The Medical Protection Society (MPS) has called on the government to be more “bold” with its proposals to introduced fixed costs for clinical negligence cases by including cases worth up to £250,000 – 10 times the proposed limit.
The Department of Health’s consultation on the new regime for cases worth up to £25,000 – a figure considerably lower than had originally been floated – closes next week, and the MPS said that while it supports the proposals in principle, they do not go far enough.
The government envisages saving around £45m a year by 2020/21, but the MPS – which supports 300,000 doctors, dentists and other healthcare professionals – said it could achieve more at a time when the NHS budget is under huge financial pressure.
Emma Hallinan, the MPS’s director of claims, said: “We fully support the introduction of mandatory fixed recoverable costs for claims of clinical negligence.
“In lower-value claims, it is not unusual to see lawyers’ costs exceed the compensation awarded to claimants. As an example, in a recent case involving a delayed diagnosis which settled for £4,000, legal costs of £35,263 were sought. This is simply not right.
“We do, however, question the £25,000 threshold proposed by government. While we understand the argument for not capping legal costs for the most expensive and complex claims, we believe it is appropriate and viable to include claims up to £250,000.
“Disproportionate legal fees are still a significant issue for claims up to this value – setting the threshold at £25,000 would help, but the financial benefits to the NHS and the taxpayer would be greater if the threshold were set at a higher level.”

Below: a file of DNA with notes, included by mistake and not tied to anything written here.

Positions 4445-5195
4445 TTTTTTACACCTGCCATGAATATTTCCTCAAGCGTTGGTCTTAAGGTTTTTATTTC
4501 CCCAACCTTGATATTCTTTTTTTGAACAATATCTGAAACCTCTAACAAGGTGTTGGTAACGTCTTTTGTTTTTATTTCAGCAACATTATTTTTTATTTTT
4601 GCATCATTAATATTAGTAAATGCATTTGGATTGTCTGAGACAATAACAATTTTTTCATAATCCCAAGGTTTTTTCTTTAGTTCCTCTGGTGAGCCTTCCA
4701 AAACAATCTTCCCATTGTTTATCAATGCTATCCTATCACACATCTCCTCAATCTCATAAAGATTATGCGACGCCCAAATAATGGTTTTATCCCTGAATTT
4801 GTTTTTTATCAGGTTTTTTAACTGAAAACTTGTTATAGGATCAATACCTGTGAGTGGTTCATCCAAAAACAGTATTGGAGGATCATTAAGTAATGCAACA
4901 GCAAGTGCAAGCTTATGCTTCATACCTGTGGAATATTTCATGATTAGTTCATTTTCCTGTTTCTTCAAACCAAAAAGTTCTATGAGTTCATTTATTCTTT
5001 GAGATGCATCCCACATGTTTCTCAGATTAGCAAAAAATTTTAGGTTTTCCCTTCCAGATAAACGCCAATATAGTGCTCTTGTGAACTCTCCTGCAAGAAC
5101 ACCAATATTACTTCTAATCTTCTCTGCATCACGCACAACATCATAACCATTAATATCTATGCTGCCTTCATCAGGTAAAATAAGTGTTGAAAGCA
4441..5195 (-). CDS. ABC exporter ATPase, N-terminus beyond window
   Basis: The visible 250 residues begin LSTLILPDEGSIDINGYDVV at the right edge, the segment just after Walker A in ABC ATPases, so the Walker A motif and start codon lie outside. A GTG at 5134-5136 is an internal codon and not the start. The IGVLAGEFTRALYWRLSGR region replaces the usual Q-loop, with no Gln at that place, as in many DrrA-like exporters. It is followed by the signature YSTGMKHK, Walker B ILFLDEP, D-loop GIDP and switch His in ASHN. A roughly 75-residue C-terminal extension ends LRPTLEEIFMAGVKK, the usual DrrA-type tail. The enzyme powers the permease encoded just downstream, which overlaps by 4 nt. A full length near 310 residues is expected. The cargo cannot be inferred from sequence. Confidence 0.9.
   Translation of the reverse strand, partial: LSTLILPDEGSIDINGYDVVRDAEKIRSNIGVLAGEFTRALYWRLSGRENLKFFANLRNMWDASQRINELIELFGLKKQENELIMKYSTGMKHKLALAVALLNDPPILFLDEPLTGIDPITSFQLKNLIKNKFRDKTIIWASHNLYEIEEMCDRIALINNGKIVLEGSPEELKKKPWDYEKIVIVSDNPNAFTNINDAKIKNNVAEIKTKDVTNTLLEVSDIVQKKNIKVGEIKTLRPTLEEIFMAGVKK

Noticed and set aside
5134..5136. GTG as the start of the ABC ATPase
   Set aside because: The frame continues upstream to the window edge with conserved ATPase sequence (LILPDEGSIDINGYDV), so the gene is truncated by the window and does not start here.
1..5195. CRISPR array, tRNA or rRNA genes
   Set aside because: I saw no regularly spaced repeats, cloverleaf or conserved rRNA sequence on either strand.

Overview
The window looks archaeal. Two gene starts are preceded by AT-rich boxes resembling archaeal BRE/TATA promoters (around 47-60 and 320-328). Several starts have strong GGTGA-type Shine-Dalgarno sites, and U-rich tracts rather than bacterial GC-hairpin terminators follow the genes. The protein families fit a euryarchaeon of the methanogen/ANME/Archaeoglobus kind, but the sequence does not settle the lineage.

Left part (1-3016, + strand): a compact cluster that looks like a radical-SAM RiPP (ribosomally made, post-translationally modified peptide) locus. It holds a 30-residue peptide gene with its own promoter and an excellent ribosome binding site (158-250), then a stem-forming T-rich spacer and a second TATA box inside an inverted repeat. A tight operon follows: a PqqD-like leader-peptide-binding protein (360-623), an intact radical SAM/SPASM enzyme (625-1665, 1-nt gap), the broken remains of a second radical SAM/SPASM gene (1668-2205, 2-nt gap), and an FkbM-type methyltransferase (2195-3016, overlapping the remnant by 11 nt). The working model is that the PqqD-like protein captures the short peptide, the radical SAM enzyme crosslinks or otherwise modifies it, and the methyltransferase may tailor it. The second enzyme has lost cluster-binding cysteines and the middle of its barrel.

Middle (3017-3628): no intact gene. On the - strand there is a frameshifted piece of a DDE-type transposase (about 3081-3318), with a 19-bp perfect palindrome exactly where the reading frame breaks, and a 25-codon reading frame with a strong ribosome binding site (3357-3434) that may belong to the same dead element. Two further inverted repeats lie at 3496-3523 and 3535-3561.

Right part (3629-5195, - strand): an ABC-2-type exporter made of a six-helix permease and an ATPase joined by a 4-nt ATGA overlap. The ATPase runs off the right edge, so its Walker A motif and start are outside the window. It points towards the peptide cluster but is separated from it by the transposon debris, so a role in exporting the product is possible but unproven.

Ms Hallinan said the NHS paid out £1.5bn in clinical negligence costs in 2015/16, with legal costs accounting for 34% of that bill. The fixed costs scheme presented “an opportunity to create a more proportionate, fairer system while generating savings to the NHS which can be used to deliver front line care. It is an opportunity that should not be wasted”.
She concluded: “We urge government to be bold when making its decision on the threshold. Difficult decisions about spending in the NHS are made every day, and how we approach the spending of NHS funds on lawyer fees must be one of them.”
MPS also stressed that fixed fees would need to be one of a number of legal reforms to control the cost of claims, but told Litigation Futures that it was keeping its other proposals under wraps for the time being.